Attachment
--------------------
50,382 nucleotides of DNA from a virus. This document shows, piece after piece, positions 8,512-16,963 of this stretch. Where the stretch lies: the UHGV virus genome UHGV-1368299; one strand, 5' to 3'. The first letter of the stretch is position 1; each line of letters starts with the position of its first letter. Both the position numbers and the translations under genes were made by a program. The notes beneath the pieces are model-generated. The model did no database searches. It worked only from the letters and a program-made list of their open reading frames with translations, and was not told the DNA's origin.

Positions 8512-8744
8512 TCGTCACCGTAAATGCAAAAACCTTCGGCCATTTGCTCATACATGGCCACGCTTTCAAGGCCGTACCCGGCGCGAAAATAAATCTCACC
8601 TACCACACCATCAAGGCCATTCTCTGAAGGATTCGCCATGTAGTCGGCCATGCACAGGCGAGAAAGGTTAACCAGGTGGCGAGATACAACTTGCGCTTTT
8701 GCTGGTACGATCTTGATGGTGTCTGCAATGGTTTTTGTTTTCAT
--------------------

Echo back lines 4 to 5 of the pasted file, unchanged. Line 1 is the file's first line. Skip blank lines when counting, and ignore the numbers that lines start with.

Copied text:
8601 TACCACACCATCAAGGCCATTCTCTGAAGGATTCGCCATGTAGTCGGCCATGCACAGGCGAGAAAGGTTAACCAGGTGGCGAGATACAACTTGCGCTTTT
8701 GCTGGTACGATCTTGATGGTGTCTGCAATGGTTTTTGTTTTCAT